A new study in Britain shows that, contrary to expectations, church membership in the UK is growing. Despite the rampant secularism advocated by the likes of Richard Dawkins and fostered in much of academia and the media, the general trend is toward most church attendance.
Closely examined in the Church of England newspaper, the study from Cranmer Hall in Durham suggests that there is concurrent decline in Christian churches--even closure of various parish churches--while elsewhere and perhaps less noticed new church plants are taking place, people moving to boom towns are joining congregations and black immigrants from the Global South are finding worship homes. Prosperous London is especially notable for growth, including in the Church of England.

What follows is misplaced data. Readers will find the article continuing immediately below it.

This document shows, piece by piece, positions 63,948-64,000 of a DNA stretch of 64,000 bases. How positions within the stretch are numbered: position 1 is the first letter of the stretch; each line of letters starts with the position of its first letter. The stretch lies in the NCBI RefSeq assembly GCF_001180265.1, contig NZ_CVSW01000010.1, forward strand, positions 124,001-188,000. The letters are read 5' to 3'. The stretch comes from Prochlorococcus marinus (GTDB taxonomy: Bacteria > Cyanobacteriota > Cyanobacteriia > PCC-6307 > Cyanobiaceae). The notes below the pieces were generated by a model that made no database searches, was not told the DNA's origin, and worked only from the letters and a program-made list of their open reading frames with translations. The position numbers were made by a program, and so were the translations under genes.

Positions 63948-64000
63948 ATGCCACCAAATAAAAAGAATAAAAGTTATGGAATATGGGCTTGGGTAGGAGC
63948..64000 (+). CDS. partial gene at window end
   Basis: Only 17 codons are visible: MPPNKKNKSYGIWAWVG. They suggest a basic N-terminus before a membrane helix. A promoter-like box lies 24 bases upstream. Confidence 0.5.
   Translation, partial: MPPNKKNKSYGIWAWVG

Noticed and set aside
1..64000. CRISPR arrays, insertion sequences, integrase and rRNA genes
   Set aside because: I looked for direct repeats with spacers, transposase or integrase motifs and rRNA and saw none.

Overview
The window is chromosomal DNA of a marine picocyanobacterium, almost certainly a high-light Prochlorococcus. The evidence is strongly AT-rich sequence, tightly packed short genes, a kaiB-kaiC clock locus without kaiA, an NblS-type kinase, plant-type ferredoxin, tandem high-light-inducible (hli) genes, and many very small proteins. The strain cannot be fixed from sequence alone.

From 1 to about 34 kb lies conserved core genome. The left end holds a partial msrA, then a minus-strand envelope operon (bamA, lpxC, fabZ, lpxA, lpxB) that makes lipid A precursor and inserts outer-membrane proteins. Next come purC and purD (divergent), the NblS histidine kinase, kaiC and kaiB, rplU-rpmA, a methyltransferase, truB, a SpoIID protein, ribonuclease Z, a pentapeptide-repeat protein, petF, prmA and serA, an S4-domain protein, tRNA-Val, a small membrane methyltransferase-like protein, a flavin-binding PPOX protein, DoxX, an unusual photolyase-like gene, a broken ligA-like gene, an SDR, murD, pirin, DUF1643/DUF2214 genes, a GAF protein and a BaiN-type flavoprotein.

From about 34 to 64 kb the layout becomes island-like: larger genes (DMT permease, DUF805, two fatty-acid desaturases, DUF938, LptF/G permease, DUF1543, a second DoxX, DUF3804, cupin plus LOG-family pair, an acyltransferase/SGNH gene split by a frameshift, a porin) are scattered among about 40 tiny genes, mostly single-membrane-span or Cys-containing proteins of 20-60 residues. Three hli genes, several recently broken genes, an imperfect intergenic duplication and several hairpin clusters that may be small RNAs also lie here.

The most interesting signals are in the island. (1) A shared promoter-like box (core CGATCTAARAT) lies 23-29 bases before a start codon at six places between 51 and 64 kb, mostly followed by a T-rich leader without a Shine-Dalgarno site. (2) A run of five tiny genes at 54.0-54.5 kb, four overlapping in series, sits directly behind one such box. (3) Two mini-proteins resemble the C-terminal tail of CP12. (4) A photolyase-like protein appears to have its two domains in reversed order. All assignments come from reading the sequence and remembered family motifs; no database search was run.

Overall, it would seem that new independent churches are outperforming mainline denominations. In a small way, the trend seems to echo the general trend in the world, where Global South churches and churches of newer denominations are gaining adherents, while the establised European churches, Catholic and Protestant, are declining.
In the US church attendance (as of 2010) is growing slightly, probably along the same lines. In all these cases, it has to be said, there is evidence that some people tend to exaggerate their church attendance.